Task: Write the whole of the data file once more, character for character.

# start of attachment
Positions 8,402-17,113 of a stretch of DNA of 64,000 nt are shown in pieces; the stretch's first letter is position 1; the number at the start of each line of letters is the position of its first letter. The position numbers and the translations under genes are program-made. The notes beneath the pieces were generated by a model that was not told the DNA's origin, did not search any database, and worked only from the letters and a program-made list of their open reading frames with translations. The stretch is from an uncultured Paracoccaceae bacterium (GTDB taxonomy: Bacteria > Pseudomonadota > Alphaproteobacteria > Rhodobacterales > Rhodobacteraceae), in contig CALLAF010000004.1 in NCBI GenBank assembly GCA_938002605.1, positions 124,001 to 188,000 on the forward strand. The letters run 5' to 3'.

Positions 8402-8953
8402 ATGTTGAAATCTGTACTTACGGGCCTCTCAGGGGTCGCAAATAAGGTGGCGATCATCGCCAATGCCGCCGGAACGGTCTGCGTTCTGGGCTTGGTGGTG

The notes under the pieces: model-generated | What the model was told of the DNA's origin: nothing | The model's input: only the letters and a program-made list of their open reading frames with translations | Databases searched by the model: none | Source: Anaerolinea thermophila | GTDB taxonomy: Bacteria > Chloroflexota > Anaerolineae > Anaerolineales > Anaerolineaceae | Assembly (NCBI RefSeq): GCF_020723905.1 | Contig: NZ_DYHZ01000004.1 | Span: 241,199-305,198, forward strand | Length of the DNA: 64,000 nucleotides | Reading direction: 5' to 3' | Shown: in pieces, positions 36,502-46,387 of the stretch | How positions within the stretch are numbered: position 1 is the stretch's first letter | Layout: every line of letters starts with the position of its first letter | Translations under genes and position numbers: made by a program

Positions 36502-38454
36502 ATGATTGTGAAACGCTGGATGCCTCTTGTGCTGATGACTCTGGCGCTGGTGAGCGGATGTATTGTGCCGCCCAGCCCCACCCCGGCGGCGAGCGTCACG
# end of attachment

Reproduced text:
Positions 8,402-17,113 of a stretch of DNA of 64,000 nt are shown in pieces; the stretch's first letter is position 1; the number at the start of each line of letters is the position of its first letter. The position numbers and the translations under genes are program-made. The notes beneath the pieces were generated by a model that was not told the DNA's origin, did not search any database, and worked only from the letters and a program-made list of their open reading frames with translations. The stretch is from an uncultured Paracoccaceae bacterium (GTDB taxonomy: Bacteria > Pseudomonadota > Alphaproteobacteria > Rhodobacterales > Rhodobacteraceae), in contig CALLAF010000004.1 in NCBI GenBank assembly GCA_938002605.1, positions 124,001 to 188,000 on the forward strand. The letters run 5' to 3'.

Positions 8402-8953
8402 ATGTTGAAATCTGTACTTACGGGCCTCTCAGGGGTCGCAAATAAGGTGGCGATCATCGCCAATGCCGCCGGAACGGTCTGCGTTCTGGGCTTGGTGGTG

The notes under the pieces: model-generated | What the model was told of the DNA's origin: nothing | The model's input: only the letters and a program-made list of their open reading frames with translations | Databases searched by the model: none | Source: Anaerolinea thermophila | GTDB taxonomy: Bacteria > Chloroflexota > Anaerolineae > Anaerolineales > Anaerolineaceae | Assembly (NCBI RefSeq): GCF_020723905.1 | Contig: NZ_DYHZ01000004.1 | Span: 241,199-305,198, forward strand | Length of the DNA: 64,000 nucleotides | Reading direction: 5' to 3' | Shown: in pieces, positions 36,502-46,387 of the stretch | How positions within the stretch are numbered: position 1 is the stretch's first letter | Layout: every line of letters starts with the position of its first letter | Translations under genes and position numbers: made by a program

Positions 36502-38454
36502 ATGATTGTGAAACGCTGGATGCCTCTTGTGCTGATGACTCTGGCGCTGGTGAGCGGATGTATTGTGCCGCCCAGCCCCACCCCGGCGGCGAGCGTCACG